Tribune News Service
New Delhi, March 11
The ruling BJP’s hesitancy in clearly naming its Chief Minister’s face in Assam, the only state where it is defending a government in these elections, is contrary to its stated stance that it always contests under the incumbent (CM) in states where it is in power.
It also hints at prevailing tensions and undercurrents in the state leadership, an indication of which came when Wednesday former deputy speaker Dilip Kumar Paul resigned from the party after he was denied a ticket.
Stating that he will contest as an independent, Paul claimed the BJP in Assam “is being run by people involved in various syndicates and they did not want him because he refused to take part in it”. “CM Sarbananda Sonowal is a good man, but he is helpless before the syndicate raj. If we look at the list of candidates in Cachar district, we can see candidates who will help in smuggling of illegal drugs, various weapons, etc,” he was quoted as saying after senior leader Himanta Biswa Sarma failed to convince rebel leaders of the Barak Valley to not contest as independents. They include Paul, former union minister Kabindra Purkayastha’s son Kanad Purkayastha and two sitting MLAs.
BJP leaders, who call such rumblings “an expected feature of any election”, denied any trouble in the state leadership. Aiming to strike the right notes, they said the decision over its chief minister candidate will be taken by the Parliamentary Board at the time of formation of the government.
Observers, however, say it is clear the party does not want to rock the boat and upset different factions, including supporters of Sonowal and more influential Sarma, who is also the convenor of the all-important North East Democratic Front (NEDA). In these elections, Sonowal and Sarma are contesting from Majuli and Jalukbari, respectively—the constituencies they currently represent.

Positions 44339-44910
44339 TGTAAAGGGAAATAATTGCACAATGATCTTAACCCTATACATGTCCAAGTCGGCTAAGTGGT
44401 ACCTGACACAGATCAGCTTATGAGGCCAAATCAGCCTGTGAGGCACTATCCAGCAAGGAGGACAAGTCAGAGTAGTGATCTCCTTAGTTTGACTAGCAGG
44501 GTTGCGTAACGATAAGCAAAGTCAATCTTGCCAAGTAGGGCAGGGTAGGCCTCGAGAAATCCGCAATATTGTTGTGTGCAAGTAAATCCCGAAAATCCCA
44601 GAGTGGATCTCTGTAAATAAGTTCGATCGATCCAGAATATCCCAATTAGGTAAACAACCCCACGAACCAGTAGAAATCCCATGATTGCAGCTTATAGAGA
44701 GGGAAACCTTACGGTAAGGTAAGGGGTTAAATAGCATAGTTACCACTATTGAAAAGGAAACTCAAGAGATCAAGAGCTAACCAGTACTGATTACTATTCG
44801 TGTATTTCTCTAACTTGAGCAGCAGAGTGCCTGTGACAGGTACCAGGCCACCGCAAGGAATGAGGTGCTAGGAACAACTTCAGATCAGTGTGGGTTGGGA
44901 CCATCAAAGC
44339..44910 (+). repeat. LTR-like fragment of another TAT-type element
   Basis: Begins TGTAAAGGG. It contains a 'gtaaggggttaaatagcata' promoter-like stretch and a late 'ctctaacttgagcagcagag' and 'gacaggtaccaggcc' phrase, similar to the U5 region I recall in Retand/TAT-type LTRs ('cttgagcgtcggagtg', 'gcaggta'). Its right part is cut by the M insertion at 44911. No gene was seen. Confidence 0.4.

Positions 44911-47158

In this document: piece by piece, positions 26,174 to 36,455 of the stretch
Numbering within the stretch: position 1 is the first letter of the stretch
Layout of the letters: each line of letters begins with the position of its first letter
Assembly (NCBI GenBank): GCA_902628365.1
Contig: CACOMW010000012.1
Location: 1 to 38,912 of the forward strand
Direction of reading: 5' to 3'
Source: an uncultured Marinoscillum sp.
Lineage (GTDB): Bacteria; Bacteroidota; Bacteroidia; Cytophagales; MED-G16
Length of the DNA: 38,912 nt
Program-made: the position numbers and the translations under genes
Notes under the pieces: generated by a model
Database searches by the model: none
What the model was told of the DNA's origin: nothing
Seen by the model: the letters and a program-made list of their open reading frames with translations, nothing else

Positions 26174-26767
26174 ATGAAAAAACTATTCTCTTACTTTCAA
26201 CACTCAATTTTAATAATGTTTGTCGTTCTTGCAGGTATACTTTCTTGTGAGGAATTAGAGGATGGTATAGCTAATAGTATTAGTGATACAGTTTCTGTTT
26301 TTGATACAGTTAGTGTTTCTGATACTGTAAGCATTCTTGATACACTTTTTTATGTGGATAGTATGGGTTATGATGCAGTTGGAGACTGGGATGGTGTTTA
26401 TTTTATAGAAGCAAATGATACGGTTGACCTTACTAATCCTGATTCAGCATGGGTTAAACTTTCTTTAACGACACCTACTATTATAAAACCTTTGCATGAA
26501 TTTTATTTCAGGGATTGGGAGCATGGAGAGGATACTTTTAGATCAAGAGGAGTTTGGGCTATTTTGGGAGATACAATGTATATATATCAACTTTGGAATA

Sarma had been dropping hints that he is not interested in contesting Assembly elections and sending signals to the central leadership that either he should be the charge of the state or be inducted into the central government. Amid the buzz around election campaign song centered around him, sources said Sarma will never agree to be a minister in the state government now.
With the Bodoland People’s Front (BPF) snapping ties with the saffron party and formally joining the Congress-led ‘Grand Alliance’ (with Left and parties like perfume baron Badruddin Ajmal-led All India United Democratic Front adding interesting angles) the fight for Assam is closer than the BJP will like to project, say observers calling “Assam tougher than West Bengal” even though the latter is hogging most of the attention and limelight.
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